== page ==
Fnatic probably means more to you as an esports team than a hardware manufacturer, but if you’re after the world’s thinnest RGB mechanical keyboard, then Fnatic’s new Streak is the place to be. There’s also the miniStreak for those who prefer something a bit more compact or can’t remember the last time they touched their number pad, so this review will cover both of them at the same time.
Built from aluminium and measuring a mere 36mm thick, both the full-sized Streak and cut-down miniStreak are surprisingly tasteful as far as keyboard designs go, keeping esports and gamer-fied flourishes to an absolute minimum. There’s a small Fnatic logo on the space bar, a ‘competition’ key with Fnatic’s logo on it in the top right corner, plus a Fnatic RGB header plate on the very top of the keyboard that you can’t actually see, but that’s pretty much your lot. Otherwise, you’re looking at a fairly plain type of keyboard that you probably wouldn’t be too embarrassed to have on your desk.
Available with red, silent red, blue and brown Cherry MX switches, both keyboards should feel fairly familiar to mechanical keyboard veterans. My particular review samples came with brown Cherry MX switches, which are (according to general wisdom) meant to provide a sort of halfway house between the sharp and fast red switches that are better for gaming, and the clacky clack blue switches that are better for typing.
Brown switches are also characterised by having an extra little click or bump when you push them down, providing a bit more resistance than the clean, smooth actions you’ll find with red and blue switches, but they feel more tactile as a result. It’s not really an audible extra click per se; it’s just like there are two stages to each button press.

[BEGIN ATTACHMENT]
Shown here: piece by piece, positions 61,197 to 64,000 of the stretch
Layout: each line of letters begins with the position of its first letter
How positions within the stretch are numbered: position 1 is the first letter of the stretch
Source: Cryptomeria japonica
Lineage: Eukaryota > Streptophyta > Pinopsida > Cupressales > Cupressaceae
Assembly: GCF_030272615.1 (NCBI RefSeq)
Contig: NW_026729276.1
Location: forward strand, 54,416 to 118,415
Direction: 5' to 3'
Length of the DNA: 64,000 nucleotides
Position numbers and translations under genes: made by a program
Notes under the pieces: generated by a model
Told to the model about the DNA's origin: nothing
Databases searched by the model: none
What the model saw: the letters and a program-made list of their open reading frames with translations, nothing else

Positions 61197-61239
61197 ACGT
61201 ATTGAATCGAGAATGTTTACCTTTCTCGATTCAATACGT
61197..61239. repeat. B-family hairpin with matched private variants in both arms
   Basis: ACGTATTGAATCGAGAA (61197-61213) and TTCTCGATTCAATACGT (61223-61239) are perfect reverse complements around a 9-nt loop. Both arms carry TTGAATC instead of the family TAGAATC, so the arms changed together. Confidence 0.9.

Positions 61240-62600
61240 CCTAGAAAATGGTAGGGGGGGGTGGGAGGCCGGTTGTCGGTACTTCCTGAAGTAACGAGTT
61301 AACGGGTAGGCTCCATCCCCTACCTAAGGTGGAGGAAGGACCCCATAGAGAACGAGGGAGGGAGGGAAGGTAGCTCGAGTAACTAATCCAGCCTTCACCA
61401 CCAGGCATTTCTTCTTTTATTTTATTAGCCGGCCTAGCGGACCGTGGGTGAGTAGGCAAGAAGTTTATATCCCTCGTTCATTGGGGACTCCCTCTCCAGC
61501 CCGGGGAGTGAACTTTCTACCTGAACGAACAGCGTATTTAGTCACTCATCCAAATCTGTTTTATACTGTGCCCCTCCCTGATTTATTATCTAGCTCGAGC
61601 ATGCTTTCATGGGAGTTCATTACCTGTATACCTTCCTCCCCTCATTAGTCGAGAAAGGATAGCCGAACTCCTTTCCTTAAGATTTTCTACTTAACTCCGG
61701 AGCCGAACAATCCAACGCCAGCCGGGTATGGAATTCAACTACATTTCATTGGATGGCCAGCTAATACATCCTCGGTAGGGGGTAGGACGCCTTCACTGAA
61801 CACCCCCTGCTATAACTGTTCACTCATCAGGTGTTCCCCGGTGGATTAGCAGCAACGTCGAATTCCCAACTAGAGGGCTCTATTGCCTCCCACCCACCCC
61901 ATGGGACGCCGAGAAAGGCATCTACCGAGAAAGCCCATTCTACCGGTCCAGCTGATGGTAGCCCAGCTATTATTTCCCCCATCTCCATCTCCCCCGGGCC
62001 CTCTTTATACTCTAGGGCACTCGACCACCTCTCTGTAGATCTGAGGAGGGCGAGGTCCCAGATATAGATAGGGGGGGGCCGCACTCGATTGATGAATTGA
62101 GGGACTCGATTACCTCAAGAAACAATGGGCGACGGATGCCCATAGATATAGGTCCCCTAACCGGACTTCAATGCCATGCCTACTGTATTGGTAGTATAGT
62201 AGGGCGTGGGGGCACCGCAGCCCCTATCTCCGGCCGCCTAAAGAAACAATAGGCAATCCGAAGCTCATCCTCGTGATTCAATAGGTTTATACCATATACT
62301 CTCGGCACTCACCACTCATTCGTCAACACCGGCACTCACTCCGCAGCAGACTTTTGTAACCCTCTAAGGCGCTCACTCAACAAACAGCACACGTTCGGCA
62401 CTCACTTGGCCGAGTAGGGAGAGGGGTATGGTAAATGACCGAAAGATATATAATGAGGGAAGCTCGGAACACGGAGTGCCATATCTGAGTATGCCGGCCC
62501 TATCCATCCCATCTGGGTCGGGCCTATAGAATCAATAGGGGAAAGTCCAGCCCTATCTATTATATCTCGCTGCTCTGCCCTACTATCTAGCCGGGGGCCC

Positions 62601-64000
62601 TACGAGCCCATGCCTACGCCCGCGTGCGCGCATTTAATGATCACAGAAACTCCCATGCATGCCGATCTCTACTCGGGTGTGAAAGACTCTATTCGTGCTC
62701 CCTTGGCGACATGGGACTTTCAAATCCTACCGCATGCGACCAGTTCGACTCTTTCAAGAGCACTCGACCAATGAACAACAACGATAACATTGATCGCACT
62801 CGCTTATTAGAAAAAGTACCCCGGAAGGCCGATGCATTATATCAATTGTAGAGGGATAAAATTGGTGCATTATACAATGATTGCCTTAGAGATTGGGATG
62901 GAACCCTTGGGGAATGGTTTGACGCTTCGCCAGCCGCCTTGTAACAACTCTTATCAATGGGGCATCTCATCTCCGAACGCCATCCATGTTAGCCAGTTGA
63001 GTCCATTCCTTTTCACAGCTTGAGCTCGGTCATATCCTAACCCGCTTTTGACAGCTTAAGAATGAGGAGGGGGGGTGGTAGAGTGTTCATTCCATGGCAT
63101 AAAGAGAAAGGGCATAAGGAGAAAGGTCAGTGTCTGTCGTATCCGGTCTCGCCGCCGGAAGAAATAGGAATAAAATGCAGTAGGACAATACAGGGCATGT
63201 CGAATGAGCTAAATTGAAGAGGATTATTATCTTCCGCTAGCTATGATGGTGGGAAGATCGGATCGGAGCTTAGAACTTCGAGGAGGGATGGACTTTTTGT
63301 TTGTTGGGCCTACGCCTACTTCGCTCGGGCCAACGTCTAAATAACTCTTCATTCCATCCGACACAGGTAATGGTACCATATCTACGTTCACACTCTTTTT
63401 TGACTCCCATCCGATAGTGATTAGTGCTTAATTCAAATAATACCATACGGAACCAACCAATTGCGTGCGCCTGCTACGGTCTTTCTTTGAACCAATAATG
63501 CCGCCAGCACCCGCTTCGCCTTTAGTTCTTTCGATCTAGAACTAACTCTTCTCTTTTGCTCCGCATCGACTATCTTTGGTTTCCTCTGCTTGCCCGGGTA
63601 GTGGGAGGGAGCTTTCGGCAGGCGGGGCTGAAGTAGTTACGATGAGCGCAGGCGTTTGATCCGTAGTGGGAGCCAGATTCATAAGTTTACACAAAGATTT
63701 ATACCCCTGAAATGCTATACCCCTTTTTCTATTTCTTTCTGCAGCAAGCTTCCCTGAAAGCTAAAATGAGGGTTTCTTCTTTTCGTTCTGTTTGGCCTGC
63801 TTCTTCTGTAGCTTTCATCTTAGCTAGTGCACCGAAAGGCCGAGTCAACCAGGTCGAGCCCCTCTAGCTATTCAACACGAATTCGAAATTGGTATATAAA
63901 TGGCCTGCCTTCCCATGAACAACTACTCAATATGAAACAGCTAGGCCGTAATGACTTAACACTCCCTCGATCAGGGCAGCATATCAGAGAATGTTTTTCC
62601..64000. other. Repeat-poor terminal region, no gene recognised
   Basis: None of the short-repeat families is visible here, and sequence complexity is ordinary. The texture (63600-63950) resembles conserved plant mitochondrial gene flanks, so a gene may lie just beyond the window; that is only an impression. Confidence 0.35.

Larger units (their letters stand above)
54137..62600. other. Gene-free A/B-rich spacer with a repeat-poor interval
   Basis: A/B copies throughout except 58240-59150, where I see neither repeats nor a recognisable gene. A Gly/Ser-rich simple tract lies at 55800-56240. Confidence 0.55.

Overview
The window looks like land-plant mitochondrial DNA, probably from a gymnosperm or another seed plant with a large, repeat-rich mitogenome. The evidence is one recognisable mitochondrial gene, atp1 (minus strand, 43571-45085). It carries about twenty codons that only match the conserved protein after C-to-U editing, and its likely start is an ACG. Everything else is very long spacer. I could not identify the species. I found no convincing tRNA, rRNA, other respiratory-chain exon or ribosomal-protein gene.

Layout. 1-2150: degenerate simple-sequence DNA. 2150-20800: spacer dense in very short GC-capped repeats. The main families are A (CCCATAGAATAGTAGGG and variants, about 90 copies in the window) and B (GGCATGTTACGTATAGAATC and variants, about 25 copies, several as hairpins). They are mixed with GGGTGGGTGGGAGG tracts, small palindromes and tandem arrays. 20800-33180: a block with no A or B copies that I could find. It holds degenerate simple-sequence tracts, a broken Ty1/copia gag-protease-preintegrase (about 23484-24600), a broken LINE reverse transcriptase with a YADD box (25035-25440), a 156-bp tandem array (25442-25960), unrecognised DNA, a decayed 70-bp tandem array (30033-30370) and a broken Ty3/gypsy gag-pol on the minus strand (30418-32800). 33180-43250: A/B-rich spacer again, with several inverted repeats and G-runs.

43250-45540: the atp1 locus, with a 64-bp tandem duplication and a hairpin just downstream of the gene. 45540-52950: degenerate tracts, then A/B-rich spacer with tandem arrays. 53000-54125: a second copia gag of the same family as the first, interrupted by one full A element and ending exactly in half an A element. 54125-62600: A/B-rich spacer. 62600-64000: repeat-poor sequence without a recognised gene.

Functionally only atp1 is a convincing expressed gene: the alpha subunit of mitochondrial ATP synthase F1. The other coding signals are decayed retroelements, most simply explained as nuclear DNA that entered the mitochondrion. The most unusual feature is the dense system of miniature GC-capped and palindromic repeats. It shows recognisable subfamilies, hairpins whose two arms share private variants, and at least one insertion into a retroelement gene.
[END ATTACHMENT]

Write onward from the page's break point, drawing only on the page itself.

Personally, I barely even noticed this when I first started using the brothers Streak, and it was only with gentle, ginger prodding that the bump even became remotely obvious. As a result, it shouldn’t make too much difference to your overall typing style, especially if you’re coming straight from the soft, squidgy keystrokes of a membrane keyboard, and I was up and running at full typing speed in absolutely no time at all, both on the full-sized Streak and its miniature sibling.
Both felt great regardless of whether I was typing up long documents or playing games, and the soft, detachable faux leather wrist rest easily ranks up there with the MSI Vigor GK80‘s as one of the most comfortable I’ve ever used. In fact, it goes one better than the GK80, as both wrist rests can be extended to fit your hand size. Lift up the top plush bit and you’ll find it detaches from the lower base that hooks into the Streak’s underside, allowing you to re-position it in one of three magnetic grooves for maximum wrist coddling. This is much more practical than having it completely separate like the GK80, and it means I can move the whole keyboard around my desk without messing up my prime wrist-to-keyboard distance ratio.